Neurons in the ICC showed robust phase locking to stimulation of the auditory nerve with electrical pulse trains. Examples of phase locking in response to intraneural stimulation are shown in Fig. 2 for one well-isolated single unit. Left and right columns of panels show post-stimulus-time histograms (Fig. 2A) and period histograms (Fig. 2B); stimulus pulse rates are indicated along the left axis. This unit was typical in that it responded reliably to the onset of the pulse train at all pulse rates. At the lower pulse rates, tonic responses phase locked to the stimulus pulses are evident throughout the 300-ms duration of the pulse train, whereas the tonic response was attenuated at the higher rates. The period histograms show that at each pulse rate, spikes tended to fall within a restricted portion of the stimulus period. This is most evident at pulse rates up to 360 pps in this example, but a significant number of spikes fell around a particular phase even at 600 pps. The arrowheads in Fig. 2B indicate the mean phase computed by vector analysis of spike patterns.
Figure 3 summarizes the pulse-rate dependence of the unit shown in Fig. 2. In this example, vector strength, a measure of the strength of phase locking, declined gradually up to 400 pps and varied around low levels at higher pulse rates (Fig. 3A). Nevertheless, vector strength remained above the Rayleigh criterion for statistically significant phase locking (indicated by the dashed line) across the entire range of tested pulse rates. For this unit, therefore, the “limiting rate” was 600 pps or higher. This unit was typical of most units in that its phase locking exhibited a low-pass dependence on pulse rate; i.e., the vector strength largely decreased as a function of increasing pulse rate. Band-pass pulse-rate dependence was seen in only 8.6%, 1.0, 4.4, and 2.3% of units when stimulated with intraneural, monopolar intrascalar, bipolar intrascalar, or apical ball electrodes, respectively.
The mean phases of responses (Fig. 3B) increased linearly across the range of tested pulse rates, further supporting the conclusion that phase locking of this unit was significant up to at least 600 pps. In the cases of other units with lower limiting rates, the mean-phase-versus-pulse-rate plot tended to deviate markedly from the linear slope at pulse rates above the limiting rate. For the illustrated unit, the group delay from electrical stimulus to ICC response, calculated from the slope of the phase-vs-pulse-rate line, was 4.7 ms.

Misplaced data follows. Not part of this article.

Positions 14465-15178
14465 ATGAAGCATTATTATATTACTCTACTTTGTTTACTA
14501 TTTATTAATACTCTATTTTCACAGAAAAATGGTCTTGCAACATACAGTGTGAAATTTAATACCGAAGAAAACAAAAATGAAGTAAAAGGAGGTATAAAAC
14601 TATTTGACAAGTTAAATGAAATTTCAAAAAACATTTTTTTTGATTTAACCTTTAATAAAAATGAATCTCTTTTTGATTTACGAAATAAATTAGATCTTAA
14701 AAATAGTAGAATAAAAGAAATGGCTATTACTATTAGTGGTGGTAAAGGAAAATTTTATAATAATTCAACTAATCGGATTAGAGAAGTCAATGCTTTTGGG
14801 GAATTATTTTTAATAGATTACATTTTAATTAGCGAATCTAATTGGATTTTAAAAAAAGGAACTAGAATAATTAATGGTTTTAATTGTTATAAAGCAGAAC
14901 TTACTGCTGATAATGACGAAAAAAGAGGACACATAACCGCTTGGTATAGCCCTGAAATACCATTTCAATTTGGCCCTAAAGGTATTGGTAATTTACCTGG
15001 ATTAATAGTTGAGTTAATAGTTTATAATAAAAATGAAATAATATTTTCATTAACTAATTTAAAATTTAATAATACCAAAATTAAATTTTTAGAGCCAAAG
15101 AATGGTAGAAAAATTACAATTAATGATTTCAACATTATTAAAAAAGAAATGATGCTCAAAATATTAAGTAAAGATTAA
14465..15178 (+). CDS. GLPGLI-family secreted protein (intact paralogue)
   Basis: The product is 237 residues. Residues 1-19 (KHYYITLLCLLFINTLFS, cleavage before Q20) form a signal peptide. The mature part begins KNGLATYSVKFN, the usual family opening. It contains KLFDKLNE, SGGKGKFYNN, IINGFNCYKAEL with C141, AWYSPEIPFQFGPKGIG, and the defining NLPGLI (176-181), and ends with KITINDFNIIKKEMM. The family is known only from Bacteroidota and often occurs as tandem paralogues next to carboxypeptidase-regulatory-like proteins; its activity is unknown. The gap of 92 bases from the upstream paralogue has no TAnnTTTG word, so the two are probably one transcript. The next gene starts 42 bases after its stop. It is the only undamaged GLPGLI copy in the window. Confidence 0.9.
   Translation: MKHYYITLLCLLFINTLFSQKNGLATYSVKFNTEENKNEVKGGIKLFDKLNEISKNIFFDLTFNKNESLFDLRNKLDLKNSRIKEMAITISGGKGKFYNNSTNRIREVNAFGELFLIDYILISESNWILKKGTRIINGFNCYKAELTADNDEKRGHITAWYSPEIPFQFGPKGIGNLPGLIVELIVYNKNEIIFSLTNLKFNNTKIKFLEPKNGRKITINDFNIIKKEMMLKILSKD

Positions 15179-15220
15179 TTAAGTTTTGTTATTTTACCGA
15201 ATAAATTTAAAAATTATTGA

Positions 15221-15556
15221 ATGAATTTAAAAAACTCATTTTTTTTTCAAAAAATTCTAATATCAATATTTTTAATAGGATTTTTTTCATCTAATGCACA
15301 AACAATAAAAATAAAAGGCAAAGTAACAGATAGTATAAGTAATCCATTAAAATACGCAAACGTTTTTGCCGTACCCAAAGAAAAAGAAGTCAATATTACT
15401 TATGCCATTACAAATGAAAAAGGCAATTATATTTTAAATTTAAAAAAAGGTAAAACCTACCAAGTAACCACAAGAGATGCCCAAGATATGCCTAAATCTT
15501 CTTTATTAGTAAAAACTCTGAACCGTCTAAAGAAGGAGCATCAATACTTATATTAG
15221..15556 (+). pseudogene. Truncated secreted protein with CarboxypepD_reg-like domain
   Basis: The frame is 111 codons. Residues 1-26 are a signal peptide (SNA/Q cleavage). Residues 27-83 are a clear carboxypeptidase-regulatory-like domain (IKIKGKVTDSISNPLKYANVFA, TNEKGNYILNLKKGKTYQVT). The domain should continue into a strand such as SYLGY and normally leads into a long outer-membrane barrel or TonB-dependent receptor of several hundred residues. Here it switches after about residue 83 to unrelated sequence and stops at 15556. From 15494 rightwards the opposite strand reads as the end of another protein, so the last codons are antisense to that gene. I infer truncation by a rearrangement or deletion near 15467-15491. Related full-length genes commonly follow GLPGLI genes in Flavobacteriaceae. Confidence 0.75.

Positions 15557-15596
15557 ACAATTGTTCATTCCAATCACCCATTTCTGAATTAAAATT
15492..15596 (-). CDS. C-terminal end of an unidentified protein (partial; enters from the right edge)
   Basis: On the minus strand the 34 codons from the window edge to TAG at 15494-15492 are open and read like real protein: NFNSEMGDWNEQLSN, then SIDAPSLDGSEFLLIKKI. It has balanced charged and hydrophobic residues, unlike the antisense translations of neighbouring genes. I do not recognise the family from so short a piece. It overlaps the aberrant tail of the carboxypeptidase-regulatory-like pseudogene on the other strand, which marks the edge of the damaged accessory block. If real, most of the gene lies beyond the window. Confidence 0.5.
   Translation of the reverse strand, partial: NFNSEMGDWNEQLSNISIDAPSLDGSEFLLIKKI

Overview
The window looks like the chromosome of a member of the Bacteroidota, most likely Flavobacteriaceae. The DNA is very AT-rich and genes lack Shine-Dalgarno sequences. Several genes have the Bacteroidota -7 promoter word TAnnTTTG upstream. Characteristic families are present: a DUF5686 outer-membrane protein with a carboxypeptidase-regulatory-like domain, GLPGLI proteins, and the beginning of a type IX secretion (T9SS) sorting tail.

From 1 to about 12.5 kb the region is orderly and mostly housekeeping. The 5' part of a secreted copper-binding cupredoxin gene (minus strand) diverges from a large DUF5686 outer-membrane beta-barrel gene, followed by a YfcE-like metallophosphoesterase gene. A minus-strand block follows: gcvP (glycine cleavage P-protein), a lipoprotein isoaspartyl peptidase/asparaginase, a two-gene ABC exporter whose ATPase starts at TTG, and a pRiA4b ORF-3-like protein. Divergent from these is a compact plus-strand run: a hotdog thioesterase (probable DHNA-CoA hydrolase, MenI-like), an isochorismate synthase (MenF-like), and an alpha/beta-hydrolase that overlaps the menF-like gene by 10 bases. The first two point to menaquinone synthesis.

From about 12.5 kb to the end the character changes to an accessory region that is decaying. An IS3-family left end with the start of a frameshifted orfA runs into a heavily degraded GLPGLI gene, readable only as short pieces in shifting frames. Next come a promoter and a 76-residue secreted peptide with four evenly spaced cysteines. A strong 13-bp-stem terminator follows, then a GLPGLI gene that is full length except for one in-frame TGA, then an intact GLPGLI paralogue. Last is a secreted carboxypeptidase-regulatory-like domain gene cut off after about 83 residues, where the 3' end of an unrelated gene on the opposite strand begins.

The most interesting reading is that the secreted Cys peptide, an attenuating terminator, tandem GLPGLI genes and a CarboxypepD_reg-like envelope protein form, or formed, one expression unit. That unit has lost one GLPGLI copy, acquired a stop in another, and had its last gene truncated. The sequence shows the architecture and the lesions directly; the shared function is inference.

The tonic spike rate (Fig. 3C), counted in the interval from 50 to 300 ms after pulse-train onset, showed a strong tonic discharge at low pulse rates, beginning to decline at pulse rates above 320 pps. The tonic spike rates of all units showed a low-pass or, as in this example, a weakly band-pass dependence on stimulus pulse rate. We presume that we would have observed a higher percentage of band-pass rate responses had we consistently tested stimulus pulse rates below 40 pps.
The distribution of limiting rates across the sampled ICC population varied substantially among stimulation configurations. Cumulative distributions are shown in Fig. 4. The distributions of limiting rates for monopolar and bipolar intrascalar stimulation were very similar, with median values of 120 pps. Intraneural and apical ball stimulation produced phase locking extending to higher rates, with median values of 200 and 241 pps, respectively. The median limiting rate for intraneural stimulation was even higher when the computation was limited to the stimulating electrode tested in each animal that produced the strongest low-CF activation – that median limiting rate was 281 pps (data not shown). Phase locking to monopolar and bipolar intrascalar stimulation was nearly absent at 600 pps, whereas 13–14% of ICC units phase-locked significantly to 600-pps pulse trains through the intraneural or apical ball electrodes.
The distribution of limiting rates in Fig. 4 was based on response of each unit at the lowest suprathreshold current level that was tested. The same analysis based on current levels 2 or 4 dB higher yielded median limiting rates that were higher for each stimulus configuration: 400, 220, 200, and 561 pps for intraneural, monopolar, bipolar, and apical ball stimulation, respectively.
Tonic firing rates tended to decrease monotonically with increasing stimulus pulse rate, as shown in the example in Fig. 3C. Figure 5A shows the medians and interquartile ranges of tonic firing rates across our sample of ICC responses to intraneural stimulation; the firing rate for each unit is normalized according to its response to the 40-pps pulse rate. Tonic rates declined to around 10% at 300 pps and to around 5% at 600 pps. The median firing rates for the various stimulus configurations are compared in Fig. 5B. The effect of configuration on tonic firing parallels the effect on limiting rates for phase locking. Intraneural and apical ball stimulation consistently produced tonic firing to higher pulse rates than did monopolar and bipolar intrascalar stimulation. For instance, median tonic rates in response to intraneural stimulation in the range of 80 to 600 pps were 12 to 48% higher (mean: 26.5%) than in response to monopolar stimulation. Stimulus levels 2 or 4 dB higher than the minimum suprathreshold level accentuated the effect of configuration on tonic firing: the tonic firing rate for intraneural stimulation averaged 45.9% higher than that for monopolar stimulation. Note that the low-pass pulse rate sensitivity of tonic firing rates obtained in electrical-stimulation conditions contrasts with the band-pass sensitivity that often is encountered using amplitude-modulated acoustical stimuli (Langner and Schreiner, 1988).